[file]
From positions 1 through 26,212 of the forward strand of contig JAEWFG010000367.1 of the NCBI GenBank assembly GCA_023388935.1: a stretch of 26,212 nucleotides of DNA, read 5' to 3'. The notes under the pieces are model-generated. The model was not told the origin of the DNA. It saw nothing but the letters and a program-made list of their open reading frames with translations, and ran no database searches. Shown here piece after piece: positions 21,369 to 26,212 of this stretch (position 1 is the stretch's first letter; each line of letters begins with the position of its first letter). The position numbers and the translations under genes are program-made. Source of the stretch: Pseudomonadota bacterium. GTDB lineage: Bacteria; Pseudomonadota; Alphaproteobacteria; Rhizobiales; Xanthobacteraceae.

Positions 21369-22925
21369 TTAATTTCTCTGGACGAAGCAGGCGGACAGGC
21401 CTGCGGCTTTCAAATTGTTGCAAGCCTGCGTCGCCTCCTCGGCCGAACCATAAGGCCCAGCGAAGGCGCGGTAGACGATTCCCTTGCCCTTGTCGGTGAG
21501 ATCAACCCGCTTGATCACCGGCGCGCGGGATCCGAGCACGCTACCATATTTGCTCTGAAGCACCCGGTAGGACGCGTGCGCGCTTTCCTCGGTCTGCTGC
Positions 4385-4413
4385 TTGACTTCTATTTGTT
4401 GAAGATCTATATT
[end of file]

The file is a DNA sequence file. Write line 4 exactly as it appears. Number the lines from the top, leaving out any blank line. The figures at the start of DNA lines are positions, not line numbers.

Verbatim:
21401 CTGCGGCTTTCAAATTGTTGCAAGCCTGCGTCGCCTCCTCGGCCGAACCATAAGGCCCAGCGAAGGCGCGGTAGACGATTCCCTTGCCCTTGTCGGTGAG